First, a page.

Coastal Electric’s workplace safety saves lives and money

Chris Fettes holding an award plaque with Harry Reeves and Wendy Sellers by his side
Harry Reeves (left), vice president of training, education and safety at Georgia EMC, and Wendy Sellers (right), Washington EMC president and CEO, present Coastal Electric Cooperative CEO Chris Fettes with an award commemorating nine consecutive years with no lost-time accidents.

Coastal Electric Cooperative was recently recognized for nine consecutive years without any employee missing work due to an injury in the workplace or in the field—an impressive accomplishment, given the complexity and inherent dangers of the electricity industry.

“Our business inevitably involves risk,” says James Tomas, training and safety coordinator at Coastal Electric. “We strive every day to minimize these dangers by investing time and attention to safety measures and careful work practices.”

To acknowledge the co-op’s robust safety program, Coastal Electric received a No Lost-Time Award during a Georgia EMC Annual Meeting for electric co-ops on Nov. 7, 2022, in Savannah.

Nationally, electrical linemen suffered 18.6 fatalities for every 100,000 hours worked in 2020, according to the U.S. Bureau of Labor Statistics, compared to just 3.4 fatalities per 100,000 hours for the average American.

For the last nine years, Coastal Electric had no fatalities or injuries that required the worker to miss any time away from the job.

More than any other time in history, electric utility employees, including those with Coastal Electric, work in a much safer environment due to advances in equipment and safety techniques, along with stricter safety regulations and oversight. This leads to a significant reduction in accidents and time away from work for employees, according to Harry Reeves, vice president of training, education, and safety at Georgia EMC, the state-wide trade association representing the state’s 41 electric cooperatives.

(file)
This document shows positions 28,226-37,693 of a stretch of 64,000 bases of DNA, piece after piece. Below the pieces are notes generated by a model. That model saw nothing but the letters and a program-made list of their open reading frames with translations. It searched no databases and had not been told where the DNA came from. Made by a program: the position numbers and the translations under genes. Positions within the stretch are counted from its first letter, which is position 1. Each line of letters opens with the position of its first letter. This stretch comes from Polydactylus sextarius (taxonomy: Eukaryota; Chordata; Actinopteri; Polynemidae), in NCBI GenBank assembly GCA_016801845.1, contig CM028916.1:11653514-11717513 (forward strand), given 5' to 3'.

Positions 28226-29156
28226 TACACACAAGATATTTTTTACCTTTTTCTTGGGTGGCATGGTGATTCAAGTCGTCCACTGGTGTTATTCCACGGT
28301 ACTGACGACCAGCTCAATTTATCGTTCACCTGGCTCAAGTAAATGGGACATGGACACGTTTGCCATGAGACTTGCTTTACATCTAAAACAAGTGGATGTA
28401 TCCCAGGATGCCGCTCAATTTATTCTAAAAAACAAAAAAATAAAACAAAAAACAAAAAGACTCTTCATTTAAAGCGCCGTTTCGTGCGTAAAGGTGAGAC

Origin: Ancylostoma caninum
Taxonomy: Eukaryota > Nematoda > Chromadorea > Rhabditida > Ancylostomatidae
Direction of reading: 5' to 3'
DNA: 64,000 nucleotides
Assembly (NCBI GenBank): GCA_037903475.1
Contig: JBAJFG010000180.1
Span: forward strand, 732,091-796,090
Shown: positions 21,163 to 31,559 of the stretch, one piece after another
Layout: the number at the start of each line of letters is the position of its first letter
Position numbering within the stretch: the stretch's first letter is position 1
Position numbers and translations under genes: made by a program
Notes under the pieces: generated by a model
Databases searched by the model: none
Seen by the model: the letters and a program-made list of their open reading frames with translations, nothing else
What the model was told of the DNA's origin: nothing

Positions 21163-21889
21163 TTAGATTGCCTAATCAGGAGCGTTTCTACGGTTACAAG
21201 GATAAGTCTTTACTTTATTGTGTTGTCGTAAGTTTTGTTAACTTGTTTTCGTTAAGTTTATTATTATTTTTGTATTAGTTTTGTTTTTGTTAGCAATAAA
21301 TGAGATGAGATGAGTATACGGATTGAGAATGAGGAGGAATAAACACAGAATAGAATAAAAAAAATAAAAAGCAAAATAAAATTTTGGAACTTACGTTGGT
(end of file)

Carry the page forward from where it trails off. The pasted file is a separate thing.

Still, the nature of the electricity business proves challenging to avoid an injury, no matter how many safety practices are in place, making it especially noteworthy when electric co-ops, such as Coastal Electric, earn a No Lost-Time Award.

“It’s a testament to all our employees,” Thomas adds. “Success and safety depend on all of us. Our goal is to ensure that everyone returns home to their families at the end of each day.”

While protecting the safety of employees and the public is the primary goal of workplace safety and training, Coastal Electric’s stellar safety record also translates into significant savings for the cooperative and its members.

When an injury does occur, the total costs go beyond emergency room visits, doctor appointments, and related medical costs. Indirect costs, such as administrative time dealing with the injury, increases in insurance costs, hiring replacement employees, and even loss of reputation, can add up to four times the direct cost of the injury.

So safety is not only good for co-op employees, but is beneficial for co-op members and the community.